Using Data to Inform Key Business Decisions During Crises
On Tuesday, April 7th, M13 partners hosted virtual office hours to discuss pressing challenges facing startup leaders today. As former founders and operators, our partners have successfully navigated periods of economic downturn, and have been sharing strategic approaches to finance, talent, data, digital marketing and more.
Our Partner and Head of Data Strategy Rob Olson discussed how founders can use data to gain important insights on their businesses amid an uncertain climate. Read Rob’s insights below, and scroll to the end of the post to watch his office hours.
How should founders use data to inform the changes their businesses are experiencing during this time?
It’s no surprise that your historical data is likely less reliable now, so it’s more important than ever to identify the difference between fundamental changes and short-term nuances that are impacting how customers are consuming your products during this period of time.
Spend time focusing inward and think about the core metrics that are really driving your business model. Think about the different customer segments and products within, and determine the aspects of your data that are evergreen versus those most likely to be impacted by crises. Focusing on what you have control over will help you determine the areas that are more flexible, that may enable you to pull levers in order to drive impact.
How can founders gather insights on their businesses faster?
You really need to zoom in during this time. It’s no longer about monthly cohorts. You need to be thinking in daily or weekly cohorts, and comparing the early signals of your customers during crisis to those in the pre-crisis world.
You can do this by tracing individual customers across all of the different data sets that you have; build a narrative about what’s happening in those first few hours, days, and weeks of your customer base. What source drove them to your site? What pages or content did they view once they landed? What questions did they ask your support team?
Start to question and push on that story. Is the anecdotal evidence you’re gathering following your assumptions? Are your customers behaving as you believed they should prior to the crisis? Are you finding interesting insights or odd behaviors that are happening for the first time?
Make sure you understand what your customers traditionally do in their first session, before and after their first purchase, and during their first week of activity. Then compare apples to apples about what that customer in that early behavior looks like now versus what it looked like before. From there, you can start to quickly understand which levers to pull that will drive impact.
What are some of the KPIs that you’re advising founding teams to focus on now? Has there been a shift in which ones to focus on?
There are businesses on all ends of the spectrum right now — those that are able to opportunistically accelerate growth, and those that have had to massively pause or have no new revenue streams.
If you can’t grow your user base now, it’s really important to look into the behaviors that were historically driving your most successful customers. If you’re a recurring revenue business, think about the different types of behaviors that lead to and then continue to sustain your super users – what are the profiles and data points really like for your top 10-20% of customers? Gain that understanding, and really derive whether it’s upsell revenue, referral revenue, or just higher levels of engagement from those top users that are going to help sustain your business while you may not be able to bring in any new customers.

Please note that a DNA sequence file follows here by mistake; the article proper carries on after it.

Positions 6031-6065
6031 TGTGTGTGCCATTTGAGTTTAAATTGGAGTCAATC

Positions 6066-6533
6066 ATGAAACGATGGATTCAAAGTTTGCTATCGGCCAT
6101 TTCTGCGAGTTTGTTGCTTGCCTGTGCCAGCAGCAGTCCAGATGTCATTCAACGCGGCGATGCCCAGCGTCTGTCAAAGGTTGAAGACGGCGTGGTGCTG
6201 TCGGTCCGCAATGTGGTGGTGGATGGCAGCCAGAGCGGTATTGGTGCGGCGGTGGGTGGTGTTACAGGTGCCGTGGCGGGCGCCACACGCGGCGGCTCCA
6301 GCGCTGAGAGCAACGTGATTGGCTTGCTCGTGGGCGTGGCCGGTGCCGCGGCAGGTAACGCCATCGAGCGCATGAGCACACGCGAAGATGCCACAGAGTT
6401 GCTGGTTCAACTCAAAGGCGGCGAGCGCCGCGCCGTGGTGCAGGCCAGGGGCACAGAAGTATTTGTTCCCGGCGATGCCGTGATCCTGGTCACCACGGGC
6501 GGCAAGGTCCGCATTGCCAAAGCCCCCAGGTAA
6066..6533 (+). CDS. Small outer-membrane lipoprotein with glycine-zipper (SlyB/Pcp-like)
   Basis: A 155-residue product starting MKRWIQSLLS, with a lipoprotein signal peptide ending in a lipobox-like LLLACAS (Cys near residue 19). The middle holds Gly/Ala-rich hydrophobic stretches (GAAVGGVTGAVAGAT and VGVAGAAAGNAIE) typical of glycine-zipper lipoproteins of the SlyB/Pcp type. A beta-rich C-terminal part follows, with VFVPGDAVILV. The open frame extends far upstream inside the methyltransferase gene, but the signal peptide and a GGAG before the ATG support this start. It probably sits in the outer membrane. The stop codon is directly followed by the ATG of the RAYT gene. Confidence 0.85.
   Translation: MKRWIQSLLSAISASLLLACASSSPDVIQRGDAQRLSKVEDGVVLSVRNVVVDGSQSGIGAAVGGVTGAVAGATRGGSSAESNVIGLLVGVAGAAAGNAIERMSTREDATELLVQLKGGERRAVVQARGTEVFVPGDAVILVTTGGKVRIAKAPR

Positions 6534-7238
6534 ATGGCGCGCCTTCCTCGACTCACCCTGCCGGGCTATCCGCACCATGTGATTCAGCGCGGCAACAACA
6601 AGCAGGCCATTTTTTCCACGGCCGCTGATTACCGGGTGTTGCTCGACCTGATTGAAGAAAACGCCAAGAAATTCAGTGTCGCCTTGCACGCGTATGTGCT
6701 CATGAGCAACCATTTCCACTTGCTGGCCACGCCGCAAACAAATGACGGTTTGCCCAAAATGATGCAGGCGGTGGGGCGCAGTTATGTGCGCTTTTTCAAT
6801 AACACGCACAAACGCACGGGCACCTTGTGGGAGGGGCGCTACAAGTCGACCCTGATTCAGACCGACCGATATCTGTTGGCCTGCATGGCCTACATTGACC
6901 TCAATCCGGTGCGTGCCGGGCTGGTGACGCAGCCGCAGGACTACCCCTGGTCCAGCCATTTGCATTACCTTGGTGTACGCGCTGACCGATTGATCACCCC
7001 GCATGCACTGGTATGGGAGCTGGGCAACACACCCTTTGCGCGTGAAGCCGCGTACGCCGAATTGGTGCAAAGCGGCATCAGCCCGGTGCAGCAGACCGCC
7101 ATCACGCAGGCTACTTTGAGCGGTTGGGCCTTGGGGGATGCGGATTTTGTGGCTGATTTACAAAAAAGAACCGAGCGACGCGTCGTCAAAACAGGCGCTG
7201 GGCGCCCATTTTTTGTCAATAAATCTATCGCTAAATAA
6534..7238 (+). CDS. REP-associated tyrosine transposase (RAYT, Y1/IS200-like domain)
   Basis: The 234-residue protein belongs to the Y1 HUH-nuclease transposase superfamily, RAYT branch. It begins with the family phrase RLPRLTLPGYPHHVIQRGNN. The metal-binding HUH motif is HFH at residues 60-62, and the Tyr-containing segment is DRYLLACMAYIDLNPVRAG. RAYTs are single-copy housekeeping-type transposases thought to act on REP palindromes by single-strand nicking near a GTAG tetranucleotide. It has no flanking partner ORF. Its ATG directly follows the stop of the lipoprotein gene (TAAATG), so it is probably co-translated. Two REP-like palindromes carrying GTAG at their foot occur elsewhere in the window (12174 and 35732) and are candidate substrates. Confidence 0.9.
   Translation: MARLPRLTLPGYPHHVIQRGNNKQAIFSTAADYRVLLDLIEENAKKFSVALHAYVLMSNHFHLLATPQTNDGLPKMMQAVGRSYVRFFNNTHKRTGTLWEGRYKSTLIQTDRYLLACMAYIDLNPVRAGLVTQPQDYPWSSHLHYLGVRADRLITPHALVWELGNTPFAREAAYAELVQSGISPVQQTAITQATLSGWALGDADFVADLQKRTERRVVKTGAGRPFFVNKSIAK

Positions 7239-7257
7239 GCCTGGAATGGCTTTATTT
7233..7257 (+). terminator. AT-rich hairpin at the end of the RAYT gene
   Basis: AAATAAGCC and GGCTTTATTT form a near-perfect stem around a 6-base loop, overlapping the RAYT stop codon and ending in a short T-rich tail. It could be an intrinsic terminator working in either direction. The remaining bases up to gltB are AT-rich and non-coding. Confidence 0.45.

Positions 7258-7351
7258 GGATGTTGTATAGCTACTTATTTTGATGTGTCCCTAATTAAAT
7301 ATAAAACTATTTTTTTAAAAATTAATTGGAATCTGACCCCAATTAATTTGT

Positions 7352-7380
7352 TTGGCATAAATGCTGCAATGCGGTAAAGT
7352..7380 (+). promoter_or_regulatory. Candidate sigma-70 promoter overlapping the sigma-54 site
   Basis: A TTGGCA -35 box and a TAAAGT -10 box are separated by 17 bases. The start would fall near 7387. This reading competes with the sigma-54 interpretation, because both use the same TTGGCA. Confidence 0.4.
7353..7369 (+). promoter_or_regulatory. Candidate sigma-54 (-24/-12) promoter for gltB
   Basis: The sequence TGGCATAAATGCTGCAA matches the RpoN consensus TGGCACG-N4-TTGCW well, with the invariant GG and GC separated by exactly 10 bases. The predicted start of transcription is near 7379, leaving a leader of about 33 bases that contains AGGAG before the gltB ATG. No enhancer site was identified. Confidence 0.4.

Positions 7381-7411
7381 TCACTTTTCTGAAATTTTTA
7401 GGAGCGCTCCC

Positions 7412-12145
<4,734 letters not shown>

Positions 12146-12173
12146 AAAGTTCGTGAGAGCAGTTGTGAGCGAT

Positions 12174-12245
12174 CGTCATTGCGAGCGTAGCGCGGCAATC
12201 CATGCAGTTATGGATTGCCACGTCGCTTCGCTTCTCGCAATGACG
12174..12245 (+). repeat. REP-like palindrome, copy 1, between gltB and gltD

“Identify your ‘super users’ – the top 10-20% of your customer base – and use data to understand their behavior, for example, how they landed on your website, the pages they visit, the questions they ask your support team. These answers can help sustain your business while you’re unable to bring in new customers.” – Rob Olson
On the flip side, if you are able to accelerate the business in this climate, think about how you double down on acquisition channels that may have a higher cost per acquisition but tend to drive those super users. This tactic can ultimately pay dividends in the ways that your super users can drive a network effect or referral effect for your business.
“Focus on the acquisition channels that have a higher cost per acquisition but help drive your ‘super users’ versus the lower quality, lower spend channels.” – Rob Olson
What’s the most optimal way for founders to access these insights?
It depends on the scale of your business and how complex it is from a data perspective. If you’re using off the shelf tools, you’ll have access to high level numbers. But at the end of the day, drilling down to a single customer and looking at all of the data points that are generating as they progress through your funnels will yield a lot of insight.
“Distilling down to smaller scale data will help uncover changes in customer behavior during a period of uncertainty.” – Rob Olson
Businesses that have expensive BI software set up to track their metrics run the risk of glossing over and not honing in on some of the underlying behavioral changes that are going to take a few months to appear in the top line numbers.
So again, distilling down is key. This could mean pulling exports of your raw data and looking at them customer by customer, or looking at your top decile customers across different attributes that can start to signal odd behavior. When you do find that odd behavior — for example, customers usually check out with four SKUs but these customers have checked out with hundreds of SKUs, don’t be afraid to reach out to them in an effort to understand what they’re doing and understand how you might be able to act on that information.